The night of the 8th July 2017 was one of delirious confusion. The winners sat mournfully in defeat while the losers cheered with unchecked satisfaction. The pantomime of the night extended into the exhausted hours of the next morning, littered with intermittent hisses directed at UKIP villains, jeers foisted on Tory fools and applause drenching the heroic Corbyn. But through the avalanches of emotion there were moments of pure insecurity and unease. Even now, months after the election, this feeling has not diminished; if anything it has only deepened. The only definitive and sure mantra that has emerged from across the political spectrum is that ‘May must go’. And with her, the shallow, visionless, convenient conservatism that has defined the Tory party of the 21st Century.
In the last three general elections, the Tories have fought on a platform of catchphrases and taglines. ‘Strong and Stable’, coupled with the ever increasingly ironic ‘Coalition of Chaos’, are but extensions to 2015’s ‘Road to Recovery’ and the slightly less catchy ‘A Britain living within its means’. These slogans are by no means unique to contemporary politics, or to the Conservative party for that matter, however there has never before been such a reliance from the Tory leaders on them. Say what you like about Thatcher (and trust me I usually do) but she was at least capable of holding her own in interviews and when under fire from journalists, mustered enough creativity in her answers to differentiate herself from the soulless marketing captions, which came to represent her campaign. Compare this to the strange self-interviewing tactics that defined Cameron’s media appearances; as he saw fit to ignore the questions being asked and replace them with another set of talking points, presumably pre-prepared at the secret lair of the Tory HQ. These performances were followed by May’s terrified ‘bunny in the headlights’ routines; that is of course when she actually made it to the broadcast rather than sending a lackey stand-in. With these Tory leaders in mind, the meaninglessness of recent conservative politics is stripped bare.
Jeremy Corbyn on the other hand took a different approach. Not every interview went his way of course – I still flinch every time I hear the opening strains of Women’s Hour and he has been faced with many criticisms regarding his associations with Irish terrorists and the disagreements he had with his party’s line on Trident and nuclear disarmament. But these criticisms exist because he had at least, at some point in his career, spoken up and stood for something he believed in. He had been obligated to negotiate and compromise with his party to create a manifesto with some direction and character. Now I don’t know exactly what the process was behind the creation of the Conservative manifesto, my contacts don’t quite reach the inner circle of the Tory Party, but I do know that the eighty-eight page document has as much integrity as Paul Nuttall’s immigration figures. The contents page, filled with hollow nonsense, that I imagine was an attempt to appeal to everyone, ends up meaning nothing to anyone. ‘Five giant challenges’, ‘the World’s great meritocracy’, ‘a restored contract between the generations’; on and on it goes; an apotheosis of the political drivel that has been building up across three election campaigns.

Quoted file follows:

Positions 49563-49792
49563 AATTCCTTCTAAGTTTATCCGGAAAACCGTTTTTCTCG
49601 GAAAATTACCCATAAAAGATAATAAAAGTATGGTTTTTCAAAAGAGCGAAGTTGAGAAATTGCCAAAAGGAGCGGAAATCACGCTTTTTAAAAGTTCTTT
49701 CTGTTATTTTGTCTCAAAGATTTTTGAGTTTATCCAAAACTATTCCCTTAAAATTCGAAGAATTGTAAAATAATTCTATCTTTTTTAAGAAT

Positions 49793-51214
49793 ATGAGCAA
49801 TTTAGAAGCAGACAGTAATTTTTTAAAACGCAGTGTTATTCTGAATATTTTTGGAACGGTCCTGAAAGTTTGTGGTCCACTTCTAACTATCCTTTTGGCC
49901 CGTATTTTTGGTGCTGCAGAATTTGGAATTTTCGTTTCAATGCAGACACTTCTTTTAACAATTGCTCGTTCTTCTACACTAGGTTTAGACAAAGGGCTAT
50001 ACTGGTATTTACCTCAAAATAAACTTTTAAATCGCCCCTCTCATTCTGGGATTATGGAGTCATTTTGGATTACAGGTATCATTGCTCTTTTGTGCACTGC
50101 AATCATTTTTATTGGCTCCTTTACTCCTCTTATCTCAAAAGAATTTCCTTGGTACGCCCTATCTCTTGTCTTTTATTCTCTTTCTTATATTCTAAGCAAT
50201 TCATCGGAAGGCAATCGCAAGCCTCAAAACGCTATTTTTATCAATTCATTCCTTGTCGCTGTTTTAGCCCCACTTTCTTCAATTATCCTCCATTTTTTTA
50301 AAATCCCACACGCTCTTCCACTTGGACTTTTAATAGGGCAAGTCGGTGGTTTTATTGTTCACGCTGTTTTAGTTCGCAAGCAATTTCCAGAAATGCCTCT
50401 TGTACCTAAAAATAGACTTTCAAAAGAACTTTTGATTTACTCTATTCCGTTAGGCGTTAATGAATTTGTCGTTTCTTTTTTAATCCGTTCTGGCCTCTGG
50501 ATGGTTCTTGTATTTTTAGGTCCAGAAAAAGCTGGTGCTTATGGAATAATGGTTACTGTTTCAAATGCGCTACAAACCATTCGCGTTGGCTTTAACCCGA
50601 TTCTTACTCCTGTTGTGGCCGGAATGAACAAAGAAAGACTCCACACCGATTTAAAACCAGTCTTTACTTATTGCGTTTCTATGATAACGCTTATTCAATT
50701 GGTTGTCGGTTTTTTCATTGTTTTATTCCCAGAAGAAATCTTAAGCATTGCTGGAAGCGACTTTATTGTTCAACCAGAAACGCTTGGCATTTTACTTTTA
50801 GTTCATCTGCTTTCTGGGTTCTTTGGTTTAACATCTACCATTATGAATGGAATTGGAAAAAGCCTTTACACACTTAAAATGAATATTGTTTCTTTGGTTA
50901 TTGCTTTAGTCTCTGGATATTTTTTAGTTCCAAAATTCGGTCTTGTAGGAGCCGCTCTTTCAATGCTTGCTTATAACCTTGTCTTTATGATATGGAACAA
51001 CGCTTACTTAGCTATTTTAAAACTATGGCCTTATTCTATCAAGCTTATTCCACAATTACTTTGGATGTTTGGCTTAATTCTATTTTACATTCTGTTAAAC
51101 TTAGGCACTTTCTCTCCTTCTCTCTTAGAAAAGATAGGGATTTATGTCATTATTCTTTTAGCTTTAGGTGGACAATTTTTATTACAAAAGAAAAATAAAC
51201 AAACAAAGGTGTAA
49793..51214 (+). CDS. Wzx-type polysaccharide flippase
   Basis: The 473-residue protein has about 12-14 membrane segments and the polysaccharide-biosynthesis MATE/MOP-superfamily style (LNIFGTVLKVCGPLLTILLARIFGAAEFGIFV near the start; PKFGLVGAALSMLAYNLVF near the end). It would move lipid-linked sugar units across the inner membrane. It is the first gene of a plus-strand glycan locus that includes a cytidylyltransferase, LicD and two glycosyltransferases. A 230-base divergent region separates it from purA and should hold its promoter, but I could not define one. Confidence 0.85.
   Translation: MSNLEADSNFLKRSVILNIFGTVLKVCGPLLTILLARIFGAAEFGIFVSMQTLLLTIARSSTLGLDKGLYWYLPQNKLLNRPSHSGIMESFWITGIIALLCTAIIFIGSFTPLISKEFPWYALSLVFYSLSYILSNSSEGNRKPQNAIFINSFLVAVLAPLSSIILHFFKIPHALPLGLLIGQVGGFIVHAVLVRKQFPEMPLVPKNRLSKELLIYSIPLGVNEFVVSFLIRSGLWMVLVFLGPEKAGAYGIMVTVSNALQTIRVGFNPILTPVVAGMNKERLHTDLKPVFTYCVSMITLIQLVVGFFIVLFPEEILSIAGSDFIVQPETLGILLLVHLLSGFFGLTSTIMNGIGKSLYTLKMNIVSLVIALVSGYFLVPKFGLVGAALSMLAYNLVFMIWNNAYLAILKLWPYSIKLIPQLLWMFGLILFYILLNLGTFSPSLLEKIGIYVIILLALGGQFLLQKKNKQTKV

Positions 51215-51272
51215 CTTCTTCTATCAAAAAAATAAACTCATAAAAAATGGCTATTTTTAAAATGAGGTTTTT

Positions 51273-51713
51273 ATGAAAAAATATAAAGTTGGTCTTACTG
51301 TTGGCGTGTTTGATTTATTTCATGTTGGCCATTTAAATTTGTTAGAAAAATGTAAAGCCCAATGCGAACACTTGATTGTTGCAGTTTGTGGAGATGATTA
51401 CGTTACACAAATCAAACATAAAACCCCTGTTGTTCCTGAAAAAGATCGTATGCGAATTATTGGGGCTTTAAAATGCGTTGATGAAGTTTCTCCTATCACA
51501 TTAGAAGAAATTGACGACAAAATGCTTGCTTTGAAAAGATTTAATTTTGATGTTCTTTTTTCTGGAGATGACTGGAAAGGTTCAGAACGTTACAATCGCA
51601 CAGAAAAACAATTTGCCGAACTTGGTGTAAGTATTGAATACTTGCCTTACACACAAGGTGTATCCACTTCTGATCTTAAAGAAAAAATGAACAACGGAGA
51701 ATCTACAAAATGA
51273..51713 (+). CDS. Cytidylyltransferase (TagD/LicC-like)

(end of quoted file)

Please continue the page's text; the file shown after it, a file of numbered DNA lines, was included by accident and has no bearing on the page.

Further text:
This tactic may have worked for Cameron, twice, but after twelve years the public have finally woken up and smelt the Chablis. They have realised that a ‘red, white and blue Brexit’ doesn’t actually mean anything. When asked what type of Conservative May is, she replies as her predecessor replied, a ‘One-Nation Tory’. As opposed to all those divided-nation Tories I suppose? The mockery, maiming and meme-ing, that erupted after her ‘fields of wheat’ comment, is but one display of the utter bemusement and amusement the public felt towards the lack of creativity and imagination in their Prime Minister. The pantomime over, there doesn’t seem much enthusiasm for an encore, the electorate are left instead to laugh at the monotone superficiality of Dame May, as she struggles to exit stage right.
I am in no way suggesting that Corbyn’s leadership model is something that should be directly copied and pasted onto another leader. The great celebrations of his ‘victory’ appear to be more of shock at his relative ‘okay-ness’ in comparison to May, rather than any adoration of his great strengths as a leader and campaigner. The fact that the Labour party were still unable to wrestle power from the hands of the weakest and most incompetent Conservative leader since John Major, demonstrates that simply standing for ‘something’ is not enough to win an election. This election has not heralded the age of policy politics, people are still voting for individuals and characters. But, at the very least this election marks the end of the shallow superficiality that has epitomised my generation’s Conservatism.
Quite simply, they do not have the vision to inspire, nor the intelligence or ability to cover up this deficiency. If the party are ever to know majority power again then they must find someone among them with a shred of integrity, with a notion of vision for our country, with an ability to connect to the British people, and with some semblance of individuality and creativity. Or they could just make Boris Johnson leader of the party. Oh God, they’re going to make Boris Johnson the leader of the party.
Matilda Smith is co-Editor of the Warwick Globalist’s Perspectives section. She is studying for a BA in History at Warwick